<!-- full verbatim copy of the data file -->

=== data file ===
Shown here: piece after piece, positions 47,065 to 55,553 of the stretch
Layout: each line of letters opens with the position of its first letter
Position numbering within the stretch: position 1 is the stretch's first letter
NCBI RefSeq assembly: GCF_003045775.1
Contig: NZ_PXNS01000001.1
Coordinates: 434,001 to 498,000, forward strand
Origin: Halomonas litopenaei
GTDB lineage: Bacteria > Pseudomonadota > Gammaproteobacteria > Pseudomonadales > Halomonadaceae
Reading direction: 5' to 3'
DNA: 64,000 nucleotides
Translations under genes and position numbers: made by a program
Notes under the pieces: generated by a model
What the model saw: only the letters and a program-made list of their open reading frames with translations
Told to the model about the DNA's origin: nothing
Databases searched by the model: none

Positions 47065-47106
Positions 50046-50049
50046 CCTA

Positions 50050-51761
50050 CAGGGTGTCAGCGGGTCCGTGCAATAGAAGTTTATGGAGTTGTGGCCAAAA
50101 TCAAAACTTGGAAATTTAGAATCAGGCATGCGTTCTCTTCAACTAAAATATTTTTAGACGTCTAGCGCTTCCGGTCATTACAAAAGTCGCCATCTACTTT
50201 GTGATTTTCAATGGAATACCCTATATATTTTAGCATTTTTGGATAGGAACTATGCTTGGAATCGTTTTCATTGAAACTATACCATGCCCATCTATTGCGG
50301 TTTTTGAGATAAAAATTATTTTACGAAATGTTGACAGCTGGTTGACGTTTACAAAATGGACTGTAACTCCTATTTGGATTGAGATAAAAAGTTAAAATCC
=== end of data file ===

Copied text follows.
Shown here: piece after piece, positions 47,065 to 55,553 of the stretch
Layout: each line of letters opens with the position of its first letter
Position numbering within the stretch: position 1 is the stretch's first letter
NCBI RefSeq assembly: GCF_003045775.1
Contig: NZ_PXNS01000001.1
Coordinates: 434,001 to 498,000, forward strand
Origin: Halomonas litopenaei
GTDB lineage: Bacteria > Pseudomonadota > Gammaproteobacteria > Pseudomonadales > Halomonadaceae
Reading direction: 5' to 3'
DNA: 64,000 nucleotides
Translations under genes and position numbers: made by a program
Notes under the pieces: generated by a model
What the model saw: only the letters and a program-made list of their open reading frames with translations
Told to the model about the DNA's origin: nothing
Databases searched by the model: none

Positions 47065-47106
Positions 50046-50049
50046 CCTA

Positions 50050-51761
50050 CAGGGTGTCAGCGGGTCCGTGCAATAGAAGTTTATGGAGTTGTGGCCAAAA
50101 TCAAAACTTGGAAATTTAGAATCAGGCATGCGTTCTCTTCAACTAAAATATTTTTAGACGTCTAGCGCTTCCGGTCATTACAAAAGTCGCCATCTACTTT
50201 GTGATTTTCAATGGAATACCCTATATATTTTAGCATTTTTGGATAGGAACTATGCTTGGAATCGTTTTCATTGAAACTATACCATGCCCATCTATTGCGG
50301 TTTTTGAGATAAAAATTATTTTACGAAATGTTGACAGCTGGTTGACGTTTACAAAATGGACTGTAACTCCTATTTGGATTGAGATAAAAAGTTAAAATCC